Watching Haye vs Bellew fight illegally comes with big risks, police warn

Tony Bellew and David Haye meet for their highly anticipated rematch on Saturday night and, as is always the case with high-profile sporting fixtures, hundreds of thousands of people are expected to try to tune in illegally.

Whether it’s through Facebook or Twitter, a Kodi addon or dedicated pirate site, it’s against the law, and the police have issued a little reminder ahead of the fight.

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“Don’t let your eagerness to tune in make you commit a crime,” said Detective Inspector Nick Court of the City of London Police’s Intellectual Property Crime Unit.

“By using illegal streaming sites you can open yourself up to several risks; some set-top boxes do not go through rigorous electrical testing and are therefore at risk of catching fire or giving electric shocks. By using legitimate providers these risks can easily be avoided. Watch it live, watch it legally.”

And the warning doesn’t just apply to people who are hoping to tune in to illegal streams. It also applies to anyone planning to re-stream the fight for others to watch for free.

“Fans need to be aware of the illegalities of streaming,” said Neil Parkes from law firm Foot Anstey. “Despite the excitement surround the fight, those wanting to stream the fight must be aware that it is illegal to share a stream of the fight, even if you have paid to watch it.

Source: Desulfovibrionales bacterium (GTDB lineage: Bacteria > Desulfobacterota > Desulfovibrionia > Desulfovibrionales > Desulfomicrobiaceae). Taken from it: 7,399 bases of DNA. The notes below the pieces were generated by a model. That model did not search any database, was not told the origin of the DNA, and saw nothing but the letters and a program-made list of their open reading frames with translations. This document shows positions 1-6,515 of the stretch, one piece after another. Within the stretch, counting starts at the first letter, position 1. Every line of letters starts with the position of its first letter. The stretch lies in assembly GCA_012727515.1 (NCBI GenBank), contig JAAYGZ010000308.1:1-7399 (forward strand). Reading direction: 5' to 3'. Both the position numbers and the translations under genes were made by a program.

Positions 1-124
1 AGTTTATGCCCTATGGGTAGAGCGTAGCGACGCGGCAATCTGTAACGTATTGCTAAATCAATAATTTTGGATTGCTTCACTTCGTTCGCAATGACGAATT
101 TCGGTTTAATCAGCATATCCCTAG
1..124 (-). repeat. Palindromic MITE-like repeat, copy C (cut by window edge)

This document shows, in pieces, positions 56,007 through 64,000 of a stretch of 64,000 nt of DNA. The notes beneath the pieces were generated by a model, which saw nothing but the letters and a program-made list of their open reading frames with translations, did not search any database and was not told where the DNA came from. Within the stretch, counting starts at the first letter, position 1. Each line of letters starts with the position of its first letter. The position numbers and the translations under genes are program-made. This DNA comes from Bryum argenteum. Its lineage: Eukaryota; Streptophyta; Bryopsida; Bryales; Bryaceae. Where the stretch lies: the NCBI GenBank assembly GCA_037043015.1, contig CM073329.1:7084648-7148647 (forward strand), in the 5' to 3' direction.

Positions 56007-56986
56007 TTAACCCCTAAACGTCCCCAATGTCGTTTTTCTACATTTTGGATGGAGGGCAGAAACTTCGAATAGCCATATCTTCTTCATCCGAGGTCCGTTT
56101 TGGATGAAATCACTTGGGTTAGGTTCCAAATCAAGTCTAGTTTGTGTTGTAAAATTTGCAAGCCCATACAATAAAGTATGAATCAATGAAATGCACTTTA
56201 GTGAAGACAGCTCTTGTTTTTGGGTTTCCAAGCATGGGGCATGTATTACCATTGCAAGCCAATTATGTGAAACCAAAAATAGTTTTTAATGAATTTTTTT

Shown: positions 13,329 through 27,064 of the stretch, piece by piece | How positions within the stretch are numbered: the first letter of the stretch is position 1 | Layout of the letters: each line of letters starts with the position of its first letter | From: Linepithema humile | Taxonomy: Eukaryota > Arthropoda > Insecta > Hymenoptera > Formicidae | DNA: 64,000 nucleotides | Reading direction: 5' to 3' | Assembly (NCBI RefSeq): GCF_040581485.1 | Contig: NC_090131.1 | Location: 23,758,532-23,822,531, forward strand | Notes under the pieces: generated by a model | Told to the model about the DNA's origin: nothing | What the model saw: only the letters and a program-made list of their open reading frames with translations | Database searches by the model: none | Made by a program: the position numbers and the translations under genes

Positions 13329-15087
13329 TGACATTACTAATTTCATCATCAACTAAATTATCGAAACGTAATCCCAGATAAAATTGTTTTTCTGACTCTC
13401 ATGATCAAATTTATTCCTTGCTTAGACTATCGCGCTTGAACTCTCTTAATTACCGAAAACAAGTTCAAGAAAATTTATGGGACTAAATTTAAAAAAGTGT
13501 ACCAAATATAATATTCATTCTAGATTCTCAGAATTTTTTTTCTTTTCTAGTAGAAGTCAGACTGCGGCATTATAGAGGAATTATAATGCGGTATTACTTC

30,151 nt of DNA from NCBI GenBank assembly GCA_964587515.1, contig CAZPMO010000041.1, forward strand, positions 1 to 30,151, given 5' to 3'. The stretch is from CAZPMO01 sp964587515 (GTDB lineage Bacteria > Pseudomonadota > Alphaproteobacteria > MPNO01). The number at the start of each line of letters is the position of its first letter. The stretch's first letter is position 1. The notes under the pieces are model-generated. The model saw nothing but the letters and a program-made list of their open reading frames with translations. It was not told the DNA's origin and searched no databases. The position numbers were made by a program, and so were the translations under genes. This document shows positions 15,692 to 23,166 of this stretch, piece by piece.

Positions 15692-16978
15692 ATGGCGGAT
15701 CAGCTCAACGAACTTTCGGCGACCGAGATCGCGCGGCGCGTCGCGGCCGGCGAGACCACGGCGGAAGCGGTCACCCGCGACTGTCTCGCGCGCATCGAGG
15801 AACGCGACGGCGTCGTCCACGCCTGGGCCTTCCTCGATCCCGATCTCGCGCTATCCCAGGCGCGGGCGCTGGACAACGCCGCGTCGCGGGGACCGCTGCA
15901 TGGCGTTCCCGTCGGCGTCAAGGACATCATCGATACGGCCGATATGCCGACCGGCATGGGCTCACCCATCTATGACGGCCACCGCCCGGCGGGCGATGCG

“Many of those who have illegally shared previous fights on social media have been subject to legal action and been required to pay thousands of pounds in legal costs – don’t become one of them.”

A Sky customer who illegally shared last year’s Anthony Joshua vs Wladimir Klitschko fight on Facebook Live had his subscription cancelled and had to pay the company £5,000 after an illegal stream that was watched by more than 4000 people was tracked back to his account.

Similar warnings were issued ahead of the Anthony Joshua vs Joseph Parker bout earlier this year, but hundreds of thousands of people still tuned in illegally.

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Cybersecurity firm Irdeto said it managed to detect 339 illegal streams of that fight. 207 of them could be found through social media platforms such as Facebook, YouTube, Periscope and Twitch, and another 71 pirate were accessible through illicit Kodi addons.

Sky Sports customers can watch the fight between the Bomber and the Hayemaker through Box Office for £19.95. If you don’t fancy that, pop down to your local.

Do you think these warnings will persuade people to turn their backs on pirate streams? Share your thoughts on Twitter @TrustedReviews.